‘Getting Old Ain’t For Sissies’ and Other Bits of Wisdom

Every generation creates and dispenses its own words of wisdom.
Seems like lately I’ve been surrounded by folks who liberally
sprinkle those favorite phrases on family, friends or anyone within
earshot. Every time I hear someone sharing unsolicited advice, it
reminds me of all the adages I’ve heard over the years

Every generation creates and dispenses its own words of wisdom. Seems like lately I’ve been surrounded by folks who liberally sprinkle those favorite phrases on family, friends or anyone within earshot. Every time I hear someone sharing unsolicited advice, it reminds me of all the adages I’ve heard over the years …

My grandfather died before I was born so grandma lived with us for most of my childhood days. That worked out well because we lived on a dairy farm and my folks spent a lot of time in the fields and barn. Grandma’s presence meant we little ones got to stay in the two-story farmhouse instead of sitting in a potato crate wherever dad and mom were working. Grandma had a farmy saying to go with just about every activity.

She’d say, “Eat up, you don’t know where your next meal’s coming from.” Sure, times were harder then than they are now, but we always suspected she was exaggerating – we knew our next meal was probably in the garden, root cellar, pig pen, chicken coup or cow barn.

Another one that we heard often was, “Close the door! Were you born in a barn?” That one didn’t make too much sense either because our barn doors were almost always shut – don’t want the animals running away, right?

Another one was, “Looks like he’s been ridden hard and put away wet one too many times.” (Never having met someone who had ridden a horse hard enough to wipe it down after returning it to the stables, my kids always thought that one was hilarious.)

My folks were part of the first wave of Wisconsin dairy farmers to lose their farms to large corporations (not to mention all the “happy cows” pumping out California Cheese.) After selling what they could, they moved to Milwaukee and went to work in factories. There, they continued to repeat some of their parents’ proverbs but life in the big city and their loss of the farm inspired some new ones as well.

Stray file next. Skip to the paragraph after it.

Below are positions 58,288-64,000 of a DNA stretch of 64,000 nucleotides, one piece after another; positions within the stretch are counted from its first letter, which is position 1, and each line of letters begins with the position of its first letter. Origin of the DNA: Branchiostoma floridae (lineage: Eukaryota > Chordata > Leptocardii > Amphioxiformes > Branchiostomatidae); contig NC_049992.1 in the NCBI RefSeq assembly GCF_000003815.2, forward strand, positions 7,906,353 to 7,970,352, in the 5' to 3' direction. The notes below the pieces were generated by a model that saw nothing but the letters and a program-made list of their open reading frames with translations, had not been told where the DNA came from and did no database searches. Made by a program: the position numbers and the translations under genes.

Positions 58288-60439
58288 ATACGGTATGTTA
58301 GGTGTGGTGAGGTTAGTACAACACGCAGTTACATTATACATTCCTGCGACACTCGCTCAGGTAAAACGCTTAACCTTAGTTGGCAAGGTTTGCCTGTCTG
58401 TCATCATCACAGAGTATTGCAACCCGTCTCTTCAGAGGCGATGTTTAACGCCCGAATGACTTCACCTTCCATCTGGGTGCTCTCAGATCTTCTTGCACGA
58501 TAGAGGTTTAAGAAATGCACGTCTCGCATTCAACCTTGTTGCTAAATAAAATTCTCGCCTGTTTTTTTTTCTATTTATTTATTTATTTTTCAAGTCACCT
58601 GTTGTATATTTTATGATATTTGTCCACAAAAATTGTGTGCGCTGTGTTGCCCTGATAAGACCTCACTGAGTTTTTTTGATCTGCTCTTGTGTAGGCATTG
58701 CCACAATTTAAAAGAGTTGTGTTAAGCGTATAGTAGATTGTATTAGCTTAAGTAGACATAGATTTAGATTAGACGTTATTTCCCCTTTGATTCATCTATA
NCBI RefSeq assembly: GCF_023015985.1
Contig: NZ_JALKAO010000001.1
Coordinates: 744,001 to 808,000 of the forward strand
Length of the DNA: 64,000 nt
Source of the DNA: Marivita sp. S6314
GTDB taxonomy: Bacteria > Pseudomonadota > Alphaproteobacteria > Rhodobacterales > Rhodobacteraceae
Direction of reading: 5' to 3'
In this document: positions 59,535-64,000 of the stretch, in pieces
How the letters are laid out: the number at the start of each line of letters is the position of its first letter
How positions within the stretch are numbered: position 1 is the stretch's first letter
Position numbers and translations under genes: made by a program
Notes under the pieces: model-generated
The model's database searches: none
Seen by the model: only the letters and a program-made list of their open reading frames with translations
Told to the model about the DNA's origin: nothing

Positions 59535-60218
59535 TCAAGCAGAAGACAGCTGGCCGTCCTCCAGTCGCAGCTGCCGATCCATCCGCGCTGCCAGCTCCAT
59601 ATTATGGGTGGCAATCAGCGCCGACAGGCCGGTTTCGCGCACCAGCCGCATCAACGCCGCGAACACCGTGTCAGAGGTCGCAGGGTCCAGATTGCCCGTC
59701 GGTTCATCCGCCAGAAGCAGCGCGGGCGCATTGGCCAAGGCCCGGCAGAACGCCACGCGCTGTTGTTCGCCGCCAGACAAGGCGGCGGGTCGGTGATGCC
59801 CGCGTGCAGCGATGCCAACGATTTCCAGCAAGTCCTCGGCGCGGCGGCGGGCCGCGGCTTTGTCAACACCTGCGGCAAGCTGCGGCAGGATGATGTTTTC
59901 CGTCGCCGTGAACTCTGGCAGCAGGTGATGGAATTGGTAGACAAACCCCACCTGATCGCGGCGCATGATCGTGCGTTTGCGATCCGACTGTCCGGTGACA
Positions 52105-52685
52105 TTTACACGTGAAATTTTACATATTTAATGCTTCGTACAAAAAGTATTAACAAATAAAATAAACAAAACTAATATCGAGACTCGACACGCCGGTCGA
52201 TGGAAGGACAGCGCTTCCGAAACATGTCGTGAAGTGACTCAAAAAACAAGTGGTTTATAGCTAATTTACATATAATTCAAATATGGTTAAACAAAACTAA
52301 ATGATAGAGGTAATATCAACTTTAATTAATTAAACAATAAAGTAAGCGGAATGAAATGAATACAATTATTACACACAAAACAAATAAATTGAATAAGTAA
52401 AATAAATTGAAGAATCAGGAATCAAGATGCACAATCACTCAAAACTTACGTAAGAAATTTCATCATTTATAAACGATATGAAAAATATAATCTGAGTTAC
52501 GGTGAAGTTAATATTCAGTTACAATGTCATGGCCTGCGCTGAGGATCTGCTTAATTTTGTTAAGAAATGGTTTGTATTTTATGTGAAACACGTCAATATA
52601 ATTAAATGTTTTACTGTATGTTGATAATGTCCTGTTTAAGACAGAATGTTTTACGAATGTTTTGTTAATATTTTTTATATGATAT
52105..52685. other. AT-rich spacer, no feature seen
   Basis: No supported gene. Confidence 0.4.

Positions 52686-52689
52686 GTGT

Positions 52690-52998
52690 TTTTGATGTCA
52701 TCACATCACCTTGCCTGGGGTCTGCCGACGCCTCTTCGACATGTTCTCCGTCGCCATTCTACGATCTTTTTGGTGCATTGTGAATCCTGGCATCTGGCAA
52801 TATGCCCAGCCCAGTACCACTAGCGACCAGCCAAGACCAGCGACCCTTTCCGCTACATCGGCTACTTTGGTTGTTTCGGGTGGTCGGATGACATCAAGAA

My mom didn’t tolerate crying or complaining about little inconveniences and would say, “Quit crying or I’ll give you something to cry about.” And, of course, “Quitcherbellyachin’.”

If she thought we were being self centered, we heard, “You’re not the only person living in this house.” Of course, we were well aware of that fact since six of us lived in a two-bedroom, one-bath home (until my dad turned the attic into a dormitory for us girls.)

My dad was full of pithy sayings, too. The most repeated was, “Nobody said life is a bed of roses.” Or, “No one promised life would be fair.” Both no doubt inspired by his own disappointments.

And, instead of butchering the pig to provide the bacon, we now heard, “As long as I bring home the bacon, I make the rules.”

The one I love my dad the most for, shared with my kids and still try to live by is, “Anything worth doing, is worth doing well.”

When we started raising our own munchkins, Mike and I came up with a new batch of gems to sprinkle around. (We figured it was our turn to be ignored.)

Mike picked some of his up at the firehouse. Two of the kids’ favorites were, “He looks like his head wore out two bodies.” And, “Eat till you’re tired and rest till you’re hungry.”

Most of mine were borrowed from inspirational books, like, “When the going gets tough, the tough get going.”

Lately, we’ve begun to recite a new one to each other almost every morning, “Getting old ain’t for sissies!”

My friend Phyllis has a great one that she spouts with dead pan face and husky, lowered voice, “It’s better to be a thought a fool than to open your mouth and remove all doubt.”

And, my wise friend Pat rephrased the old “bloom where you’re planted” saying. In her soft, comforting voice, she quietly affirms, “What is, is.”

I don’t hear young people participating in this advising ritual (unless it’s to poke fun at us older folks who are, after all, “just trying to help.”) But, I’m sure that someday, once they have their own kids to raise, they’ll come up with a few sayings of their own. I can hardly wait to hear what the “Yo dude, wa’s up?” cohorts will devise.

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